Covid Cascade, an essay

It is clear there is more to covid than scientists realized with its evolving variants. Now we have something called Monkeypox, which somehow indicates it comes from contact with monkeys. And it does, sort of. To be better informed about Monkeypox, check out this article from the Pennsylvania Department of Health.

Photo by Lorenzo Martinez the night we were evacuated.

I am not going to embark on a discourse about viruses and their dangers/impact on society. What I want to ramble on about is uncertainties we all face and how we are changed for better or worse by circumstances beyond our control.

In the recent fires in our area, we were evacuated for eight days from our home. Not because the house and property were in danger, but because the air quality was so dense, we could scarcely breath. And we didn’t know our house would be unharmed, especially when we looked to the hills behind the house and saw great plumes of grey smoke and flames leaping in blended slashes of orange and red and yellow heat.

We’re weeks past the declaration of containment and we should feel at ease, but we don’t. We know many people displaced by loss who are further devastated by flooding that takes destruction to a new level.

And it’s not these destructive fires and floods that weigh on us. It’s the unsettling mountains of shifting dialog about where to go for help and whether or how much help will be available. In the middle and immediately following the fires, the outpouring of love and support were beautifully staggering. Food. Hot meals. A place to stay. Clothing. Resources galore. As time has marched on, the tragedy of many has been left behind. The kindness remains but it is woefully disconnected from the specific needs of those most impacted by the devastation.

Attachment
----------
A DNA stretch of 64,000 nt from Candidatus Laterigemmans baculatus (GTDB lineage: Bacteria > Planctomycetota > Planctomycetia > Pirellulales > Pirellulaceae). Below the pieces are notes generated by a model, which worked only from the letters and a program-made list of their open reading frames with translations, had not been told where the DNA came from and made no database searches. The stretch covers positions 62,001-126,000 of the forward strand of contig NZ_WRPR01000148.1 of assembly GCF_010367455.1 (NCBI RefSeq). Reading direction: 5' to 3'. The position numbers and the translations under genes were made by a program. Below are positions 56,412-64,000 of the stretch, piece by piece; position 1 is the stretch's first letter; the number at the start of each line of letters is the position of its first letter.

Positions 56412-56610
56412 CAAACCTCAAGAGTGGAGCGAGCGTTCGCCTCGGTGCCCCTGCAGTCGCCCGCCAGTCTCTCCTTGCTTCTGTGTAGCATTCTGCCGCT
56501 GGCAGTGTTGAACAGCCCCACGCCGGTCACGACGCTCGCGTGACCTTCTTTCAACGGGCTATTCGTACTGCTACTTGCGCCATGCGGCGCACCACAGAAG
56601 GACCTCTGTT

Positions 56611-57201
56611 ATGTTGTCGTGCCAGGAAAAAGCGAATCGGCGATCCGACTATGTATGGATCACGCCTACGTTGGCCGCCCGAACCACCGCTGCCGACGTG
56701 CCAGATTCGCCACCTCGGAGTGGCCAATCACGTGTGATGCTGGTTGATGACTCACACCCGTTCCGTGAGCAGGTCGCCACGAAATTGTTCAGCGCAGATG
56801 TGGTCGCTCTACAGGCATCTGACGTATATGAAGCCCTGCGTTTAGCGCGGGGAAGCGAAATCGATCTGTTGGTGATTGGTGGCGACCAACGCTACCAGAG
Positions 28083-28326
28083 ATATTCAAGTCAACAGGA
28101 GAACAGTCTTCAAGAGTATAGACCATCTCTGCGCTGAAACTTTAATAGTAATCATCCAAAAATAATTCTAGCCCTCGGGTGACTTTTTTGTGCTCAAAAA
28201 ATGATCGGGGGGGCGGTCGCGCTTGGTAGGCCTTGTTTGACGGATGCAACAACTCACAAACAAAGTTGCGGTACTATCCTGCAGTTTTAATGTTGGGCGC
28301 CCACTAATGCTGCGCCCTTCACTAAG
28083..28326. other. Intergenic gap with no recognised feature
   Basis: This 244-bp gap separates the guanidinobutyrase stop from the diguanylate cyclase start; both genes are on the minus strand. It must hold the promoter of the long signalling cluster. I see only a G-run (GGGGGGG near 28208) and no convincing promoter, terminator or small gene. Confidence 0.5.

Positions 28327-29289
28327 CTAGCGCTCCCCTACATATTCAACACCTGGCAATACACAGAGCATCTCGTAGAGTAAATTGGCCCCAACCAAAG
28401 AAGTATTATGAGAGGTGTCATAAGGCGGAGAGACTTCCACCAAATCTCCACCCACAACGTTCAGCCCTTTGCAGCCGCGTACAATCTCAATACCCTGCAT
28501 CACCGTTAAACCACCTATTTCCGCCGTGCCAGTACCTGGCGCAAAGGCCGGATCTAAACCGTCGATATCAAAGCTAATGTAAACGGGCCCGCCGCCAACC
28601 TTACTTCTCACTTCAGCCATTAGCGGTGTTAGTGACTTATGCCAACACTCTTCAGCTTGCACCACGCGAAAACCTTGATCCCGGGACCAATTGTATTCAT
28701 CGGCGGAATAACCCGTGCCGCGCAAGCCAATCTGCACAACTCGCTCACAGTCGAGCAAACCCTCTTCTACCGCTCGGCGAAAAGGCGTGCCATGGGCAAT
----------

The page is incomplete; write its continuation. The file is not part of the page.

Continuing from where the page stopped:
The thing is, we have all been hit with multiple tragedies: covid, the deaths of loved ones, illness, a senseless and devastating war in Ukraine, people at our borders struggling and suffering, Monkeypox for crying out loud, violence at every turn, mass shootings, an insensitive and cruel political environment, global warming/climate change… I could go on, and so could you. In a recent sermon, Pastor Katie Palmer likened it to Russian stacking dolls. See a summary here. We are individually at the core of layers and layers of influences over which we have no control, but they affect us in unimaginable ways. No wonder we’re edgy.

The other side of that are the acts of generosity and neighbor helping neighbor, strangers stepping up to help, a community taking in those in need, powerful acts of kindness unselfishly given.

One thing we can agree on: thanks to firefighters and first responders the response to the Hermit’s Peak-Calf Canyon fire was phenomenal and kept a horrific situation from being worse. The community took them in as well.

Personal loss is just that – personal. Typically, most of us have a support network to see us through dark times. Where do we go when so much in the world seems to be so wrong?

It may sound simplistic, but live as best you can. Help in the ways you can. Go to the polls come election time and vote.

4 thoughts on “Covid Cascade, an essay

  1. I had a post almost completed when yours came into my inbox.It is now up. Not quite the same topic as yours, but close – living in uncertainty and perpetual assault from unpredictable and relatively uncontrollable outer events. Different kind of take, yet also similar, on what we are going through these days. Hope you and Bob continue managing okay.

    Liked by 1 person

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